MINNEAPOLIS - If you haven't seen President Barack Obama's budget proposal, it fills three pallets, more than three dozen boxes and inside are the blueprints for trillions of dollars in spending and cuts.
One of the key areas of the budget is Social Security.
As it works now, any increase to a social security check is related to the Consumer Price Index.
If prices for items within CPI increase there's a mathematical formula used to increase the amount for an individual's security check, but instead of using CPI, there's a new formula called "Chained CPI," which would work a bit differently.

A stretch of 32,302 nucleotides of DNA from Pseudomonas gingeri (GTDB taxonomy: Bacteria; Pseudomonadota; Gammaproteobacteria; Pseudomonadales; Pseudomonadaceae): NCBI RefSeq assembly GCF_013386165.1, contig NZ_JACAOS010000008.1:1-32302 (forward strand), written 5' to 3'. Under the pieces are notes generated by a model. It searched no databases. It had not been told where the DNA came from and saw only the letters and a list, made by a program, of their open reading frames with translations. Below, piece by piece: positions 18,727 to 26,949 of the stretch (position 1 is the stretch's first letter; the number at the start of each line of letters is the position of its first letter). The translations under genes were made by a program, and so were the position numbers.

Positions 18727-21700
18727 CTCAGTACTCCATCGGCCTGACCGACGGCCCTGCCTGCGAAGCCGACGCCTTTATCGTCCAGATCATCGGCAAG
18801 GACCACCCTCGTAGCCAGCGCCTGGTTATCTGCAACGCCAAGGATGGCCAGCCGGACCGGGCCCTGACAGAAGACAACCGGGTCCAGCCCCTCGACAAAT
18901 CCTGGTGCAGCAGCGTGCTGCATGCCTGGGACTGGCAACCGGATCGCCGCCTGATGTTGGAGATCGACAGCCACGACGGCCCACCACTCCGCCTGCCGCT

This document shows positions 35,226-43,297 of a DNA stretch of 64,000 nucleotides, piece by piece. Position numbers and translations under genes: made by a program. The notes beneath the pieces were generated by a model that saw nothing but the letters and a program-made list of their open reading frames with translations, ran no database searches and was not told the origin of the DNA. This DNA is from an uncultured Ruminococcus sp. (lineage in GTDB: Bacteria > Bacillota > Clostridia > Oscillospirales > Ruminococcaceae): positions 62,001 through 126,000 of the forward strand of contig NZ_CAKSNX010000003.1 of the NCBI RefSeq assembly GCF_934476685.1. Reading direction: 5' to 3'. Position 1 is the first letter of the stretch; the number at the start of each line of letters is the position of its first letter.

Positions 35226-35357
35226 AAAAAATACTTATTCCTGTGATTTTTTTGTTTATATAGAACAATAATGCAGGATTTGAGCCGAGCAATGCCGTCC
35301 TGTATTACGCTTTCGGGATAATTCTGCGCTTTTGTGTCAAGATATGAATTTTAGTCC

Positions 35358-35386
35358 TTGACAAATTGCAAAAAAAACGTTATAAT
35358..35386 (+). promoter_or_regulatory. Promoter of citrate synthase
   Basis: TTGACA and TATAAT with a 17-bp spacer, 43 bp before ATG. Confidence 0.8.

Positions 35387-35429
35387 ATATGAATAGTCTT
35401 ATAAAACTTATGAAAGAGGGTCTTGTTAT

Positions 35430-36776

According to "Chained CPI," if prices go up on a product, it assumes you wouldn't necessarily continue to purchase that product, but purchase something that's priced similarly to what you were paying before the increase.
As a result, security checks would not increase as much, which reduces spending by economist estimates, more than $100 billion over 10 years.
"This isn't from cutting social security," explained Humphrey Institute's Jay Kiedrowski. "This is social security rising slower than it otherwise would."
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